There’s been no better time to start a business in history than today. The possibilities are endless, with new opportunities for startups being created all the time. It’s easier to access more customers than ever before (i.e. the entire wired world). And, it costs so little to create a new business.
Chris Guillebeau released his new book The $100 Startup on Tuesday that’s all about this topic. I received an advanced copy, and, after diving in, it’s truly a great read.
What I like most of this book is the range of real-life ideas and stories of others that it contains. It’s not just from the author’s viewpoint, and it’s not so preachy because of that. There’s literally 50 stories of real, low-capital entrepreneurs.
Some of the more interesting notes about the book is just how ridiculous some of the startup ideas really are, like one entrepreneur that started selling liquidated mattresses out of a vacant auto dealership. Who would’ve thought something like that would turn into a success?
Despite the numerous successes listed in the book, how realistic is it to create a $100 startup?
Can you really create a startup for $100?
Unless you’re five years old, $100 isn’t a lot of money. It’s a few meals at a restaurant or a fraction of your monthly rent. And it’s a tiny percentage of what it would cost to create many traditional brick-and-mortar businesses.
But even if it’s not a lot of cash, is it enough to create a viable business? Yes, it is.
Okay, so you’re not going to become the next Groupon right away if you’ve only got $100. But there’s a lot you can do with $100 now.
For example, Money Spruce was started for way less than 100 bucks. All it takes is a $7/month website hosting account and a domain name that costs about $12. A few hours later, Bam! You have your website and potential business.
You don’t even need to spend money on a website (there’s tons of free options). All you need is a decent, low-cost business idea.
Cheap doesn’t mean it’s great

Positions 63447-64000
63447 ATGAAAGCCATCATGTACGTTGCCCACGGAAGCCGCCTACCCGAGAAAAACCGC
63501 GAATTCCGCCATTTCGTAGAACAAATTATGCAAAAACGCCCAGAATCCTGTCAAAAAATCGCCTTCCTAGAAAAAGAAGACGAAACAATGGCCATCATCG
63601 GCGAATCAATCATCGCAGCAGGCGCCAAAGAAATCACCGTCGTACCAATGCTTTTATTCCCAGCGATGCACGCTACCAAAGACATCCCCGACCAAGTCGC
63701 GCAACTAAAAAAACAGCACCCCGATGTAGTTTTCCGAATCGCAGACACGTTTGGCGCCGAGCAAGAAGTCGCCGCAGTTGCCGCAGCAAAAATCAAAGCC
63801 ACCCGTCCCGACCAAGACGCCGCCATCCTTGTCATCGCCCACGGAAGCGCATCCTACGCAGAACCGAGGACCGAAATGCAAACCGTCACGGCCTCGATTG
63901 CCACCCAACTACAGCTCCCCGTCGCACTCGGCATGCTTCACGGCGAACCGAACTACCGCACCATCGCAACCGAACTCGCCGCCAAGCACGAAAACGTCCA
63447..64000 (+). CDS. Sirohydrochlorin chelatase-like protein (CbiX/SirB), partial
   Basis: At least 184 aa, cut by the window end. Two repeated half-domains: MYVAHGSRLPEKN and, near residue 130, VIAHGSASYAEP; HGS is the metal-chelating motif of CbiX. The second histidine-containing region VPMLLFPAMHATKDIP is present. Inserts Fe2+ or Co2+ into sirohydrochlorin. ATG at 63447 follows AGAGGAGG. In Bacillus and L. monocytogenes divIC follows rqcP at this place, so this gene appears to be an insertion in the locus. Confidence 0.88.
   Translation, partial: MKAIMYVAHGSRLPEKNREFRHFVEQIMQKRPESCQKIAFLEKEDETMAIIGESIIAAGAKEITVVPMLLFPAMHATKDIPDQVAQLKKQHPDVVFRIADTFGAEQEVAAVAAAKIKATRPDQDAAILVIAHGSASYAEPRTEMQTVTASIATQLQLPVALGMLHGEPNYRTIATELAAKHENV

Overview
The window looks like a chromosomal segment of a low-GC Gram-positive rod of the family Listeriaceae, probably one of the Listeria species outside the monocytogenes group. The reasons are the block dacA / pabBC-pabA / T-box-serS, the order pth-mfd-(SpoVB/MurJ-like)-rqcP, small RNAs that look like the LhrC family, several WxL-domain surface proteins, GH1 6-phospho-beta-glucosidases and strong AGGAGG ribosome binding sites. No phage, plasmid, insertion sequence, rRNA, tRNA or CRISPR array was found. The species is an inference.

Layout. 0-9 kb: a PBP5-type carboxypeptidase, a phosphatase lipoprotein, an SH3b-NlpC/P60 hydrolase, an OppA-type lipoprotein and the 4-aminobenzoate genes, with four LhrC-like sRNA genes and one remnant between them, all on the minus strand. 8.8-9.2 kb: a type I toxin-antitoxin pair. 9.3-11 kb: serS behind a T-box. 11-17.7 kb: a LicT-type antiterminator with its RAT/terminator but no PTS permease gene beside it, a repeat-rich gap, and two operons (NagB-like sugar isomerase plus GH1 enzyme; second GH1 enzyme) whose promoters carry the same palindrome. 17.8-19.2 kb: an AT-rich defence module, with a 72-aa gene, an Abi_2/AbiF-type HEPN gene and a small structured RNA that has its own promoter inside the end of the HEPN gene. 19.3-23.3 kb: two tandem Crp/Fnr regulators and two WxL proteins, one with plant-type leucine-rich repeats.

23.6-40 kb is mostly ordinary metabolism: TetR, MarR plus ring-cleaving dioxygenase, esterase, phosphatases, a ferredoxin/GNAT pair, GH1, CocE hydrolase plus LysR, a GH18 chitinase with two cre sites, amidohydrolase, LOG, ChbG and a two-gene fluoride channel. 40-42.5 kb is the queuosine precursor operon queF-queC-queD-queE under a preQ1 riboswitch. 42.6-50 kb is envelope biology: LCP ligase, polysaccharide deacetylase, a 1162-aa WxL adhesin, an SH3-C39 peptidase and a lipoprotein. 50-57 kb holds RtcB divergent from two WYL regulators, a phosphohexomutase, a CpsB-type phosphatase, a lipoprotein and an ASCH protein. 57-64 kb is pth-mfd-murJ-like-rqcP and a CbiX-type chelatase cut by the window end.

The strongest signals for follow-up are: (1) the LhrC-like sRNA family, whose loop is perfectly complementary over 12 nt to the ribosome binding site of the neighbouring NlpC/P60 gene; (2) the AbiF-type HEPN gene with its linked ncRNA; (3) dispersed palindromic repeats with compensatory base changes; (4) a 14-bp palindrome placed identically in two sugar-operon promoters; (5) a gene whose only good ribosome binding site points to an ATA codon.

There are a lot of startup ideas that can get going for really cheap but aren’t necessarily a viable business. A classic example is blogging. Many people start a blog (for just a few dollars, as I detailed above) with the intention of making fortune. But they have no real business strategy and goals when they start. I’ve certainly been guilty of this in the past, and I certainly don’t make a full-time income from blogging now.
The idea of a $100 startup isn’t just that it’s cheap. It has to be more than that.
Concentrating on what’s really important
Money isn’t only what matters. Far from it. Will investing more in a business up front give you a better chance of creating a viable business? I don’t have statistics on that (and I doubt they exist), but I’d bet that the answer is “no.”
Why? Because there’s so much you can do and should do that will cost very little money before you should even consider throwing a bunch of cash into your biz.
Why invest lots of money up front before you know if you have a viable business? If ordering business cards is your first move in your new startup, you’re in trouble (and it’s total BS if you don’t think you can make a sale before you have business cards).
If you’re set on spending only $100 to create a startup, there’s absolutely no room for frills. This really forces you to drill down and focus only on what’s necessary. Sure, you could create a fancy website (for either your online or offline business) by hiring a designer who will create logo and give your new “brand” an awesome appearance. There’s no way to do this for less than $100, though, so you’re better off on concentrating on actions that generate revenue by selling something.
Clearly, there are many startups you can create with $0. If you own a computer, you’ve got the only tool you need and don’t need to spend any more cash. If you have access to software or other tools, you’re in even better shape.
Let’s look at my SEO consulting business, for example. There is literally nothing I’m required to buy to get started and for clients to begin paying me. With free SEO tools, free tools from Google, plus all the free information in the form of SEO blogs and websites that I could ever ask for, I can do a lot with zero business expenses. Sure, I could go out and buy premium SEO tools, a nicer computer, and SEO textbooks, but none of that is necessarily needed.
The same is true for freelance writing. All I really need is access to the internet to find positions. Need an online portfolio? Whip up a blog, which could even be on a free site like Tumblr or WordPress.com.
If you have technical skills, such as programming or developing websites, you can get going for $0, too.
It takes time, and lots of it
Let’s not forget: the major investment will always be time. There’s really no way around it, money or not. You’re going to have to put in the time to make your business a success, whether it’s a $100 or $10,000,000 startup. This really shouldn’t be any sort of a new revelation as anything that doesn’t take time is probably worthless or a scheme.
I hope to launch more of my own “$100 startups” this year. What about you?
Do you have a $100 startup idea? How’s it coming along?
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photo by: Alex Champagne (via Amazon)